I know that this is a little bit late, but this weeks Musing Monday  asked the following question: What was the last book you.....

Just for fun, here are my answers:

borrowed from the library? The Tiger's Wife by Tea Obreht

bought? Shakespeare by Bill Bryson (gotta love Bill Bryson, he has me laughing hysterically every time)

cried over? Flint and Roses by Brenda Jagger (The Barforth Trilogy are some of the best books of all time!)

disliked and couldn’t finish? Tricky. Last book I abandoned was 20,000 Leagues Under the Sea by Jules Verne. Not because I didn't like it; more because towards the end it just got too repetitive for me.

read & loved? Flint and Roses by Brenda Jagger (it was the only book of the Barforth Trilogy I didn't read as a teenager and I can't believe I waited so long!)

got for review? (or: got in the mail?) Again, Flint and Roses and The Sleeping Sword, both by Brenda Jagger (books 2 and 3 in the Barforth Trilogy).

gave to someone else? The Mysterious Affair at Styles by Agatha Christie, which I leant to a friend who had never read a Christie novel before.

stayed up too late reading? Last night, I stayed up an extra 30mins (that's big for me!) reading The Secret Garden by Frances Hodgson Burnett. I forgot how wonderful that book is.

What about you? I would love to know what your answers are!

Page Turners is having a baby!

Image from Baby Gear

Well, Page Turners isn't having a baby but the author is!

That's right, I am expecting a baby in late February / early March. We are both very excited to be welcoming our own little bubba in to the world and we are looking forward to all the changes that it will bring.

You may have noticed some time ago that I went missing for about 3 months. If you had gone looking for me, you would have found me in the closest bathroom loosing my last meal :-) I have been too sick and my concentration levels too low to read let alone blog about what I have been reading.

Slowly though, I am starting to mend and you can expect to see more frequent posts from me from now on. I have a lot of reviews to catch up on, but some of the books I read so long ago, I would warn you not to expect to much from my reviews for awhile yet.

I am definitely looking forward to being back and visiting you all again soon. I know I have been awhile away but I hope no one has forgotten about me :-)


Why are the titles of books changed according to where they are published?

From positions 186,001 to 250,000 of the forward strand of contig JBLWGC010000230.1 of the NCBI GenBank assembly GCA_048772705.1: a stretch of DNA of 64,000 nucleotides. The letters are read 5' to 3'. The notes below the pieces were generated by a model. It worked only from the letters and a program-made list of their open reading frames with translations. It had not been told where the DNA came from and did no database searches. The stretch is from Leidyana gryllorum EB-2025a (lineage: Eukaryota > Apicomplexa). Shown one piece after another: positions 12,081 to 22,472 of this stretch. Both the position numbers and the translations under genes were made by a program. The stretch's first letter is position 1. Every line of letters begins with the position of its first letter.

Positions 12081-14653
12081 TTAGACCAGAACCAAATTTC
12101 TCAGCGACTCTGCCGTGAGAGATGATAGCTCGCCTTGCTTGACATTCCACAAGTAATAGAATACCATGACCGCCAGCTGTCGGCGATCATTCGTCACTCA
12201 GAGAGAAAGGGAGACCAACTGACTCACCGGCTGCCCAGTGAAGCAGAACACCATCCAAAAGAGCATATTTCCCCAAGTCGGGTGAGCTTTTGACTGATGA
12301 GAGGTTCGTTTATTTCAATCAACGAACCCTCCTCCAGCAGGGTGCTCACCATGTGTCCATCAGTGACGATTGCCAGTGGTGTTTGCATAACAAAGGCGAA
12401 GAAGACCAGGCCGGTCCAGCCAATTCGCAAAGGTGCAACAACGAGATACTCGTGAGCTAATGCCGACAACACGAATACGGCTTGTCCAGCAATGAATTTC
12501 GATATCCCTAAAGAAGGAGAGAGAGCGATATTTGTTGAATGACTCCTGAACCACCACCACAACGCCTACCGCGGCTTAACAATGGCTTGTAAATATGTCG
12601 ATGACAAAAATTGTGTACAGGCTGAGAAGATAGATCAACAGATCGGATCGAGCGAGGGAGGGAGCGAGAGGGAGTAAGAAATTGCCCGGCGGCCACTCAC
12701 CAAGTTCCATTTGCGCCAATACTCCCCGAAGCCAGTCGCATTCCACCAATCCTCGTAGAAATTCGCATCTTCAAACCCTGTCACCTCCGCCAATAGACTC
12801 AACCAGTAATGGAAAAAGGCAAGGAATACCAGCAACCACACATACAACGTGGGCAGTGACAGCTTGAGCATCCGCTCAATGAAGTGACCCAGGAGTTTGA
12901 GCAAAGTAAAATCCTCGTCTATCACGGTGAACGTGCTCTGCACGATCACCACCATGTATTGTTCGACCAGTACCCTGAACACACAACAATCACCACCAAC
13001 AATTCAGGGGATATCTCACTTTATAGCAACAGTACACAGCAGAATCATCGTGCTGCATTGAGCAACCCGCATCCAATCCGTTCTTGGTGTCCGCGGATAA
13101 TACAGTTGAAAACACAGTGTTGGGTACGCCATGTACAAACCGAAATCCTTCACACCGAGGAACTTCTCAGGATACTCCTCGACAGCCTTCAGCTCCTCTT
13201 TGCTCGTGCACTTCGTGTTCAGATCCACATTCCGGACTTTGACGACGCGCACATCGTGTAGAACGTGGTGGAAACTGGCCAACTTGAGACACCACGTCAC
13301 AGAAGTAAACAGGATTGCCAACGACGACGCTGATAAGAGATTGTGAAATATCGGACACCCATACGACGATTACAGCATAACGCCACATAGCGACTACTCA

What's in a name..... seriously?

I just finished writing a review of the His Dark Materials trilogy by Philip Pullman and it really got me wondering.... why are the titles of books changed according to where they are published?


As far as I am aware, Philip Pullman entitled the first book of his His Dark Materials trilogy The Northern Lights. Yet in North America is was published as The Golden Compass.











JK Rowling entitled her book Harry Potter of the Philosophers Stone (the philosopher referring to alchemist Nicholas Flamel). In America, it was published as Harry Potter and The Sorcerer's Stone.










Markus Zusak entitled his book The Messenger (great book by the way). In America, it was published as I am the Messenger.









Why the differing titles? My first thought is that there might be some sort of cultural argument about the title of the book, but I really can't see how this can be the case. There just isn't a sufficient enough cultural different between the UK and the USA, or Australia and USA for this to be the case.

I suppose you could say that titles were chosen by the publishers that they thought the people in that particular country could identify more with.... but really - The Messenger vs I am the Messenger? Harry Potter and the Philosopher's Stone vs Harry Potter and the Sorcerer's Stone? Do they really think American's need a little bit of clarification in the title about who exectly the messenger is? Do they really think that American's can't figure out that an alchemist could also be considered a philospher? How is The Northern Lights just not going to work in America, but it can elsewhere in the world?

This isn't just directed at Americans or the American publishing indistry - I am sure there are example of changing titles elsewhere throughout the world. These are just the examples that came to mind first.

I hope that there is a good reason for changing the titles - because I for one tend to think that the integrity of the author's work should be maintained all around the world. If they called their book The Northern Lights, or the Philosopher's Stone or The Messenger, I think that there better be a really good excuse for changing it.


It's very likely that everyone but me knows the answer to this but can you please enlighten me? Why are the titles of books changed according to where they are published?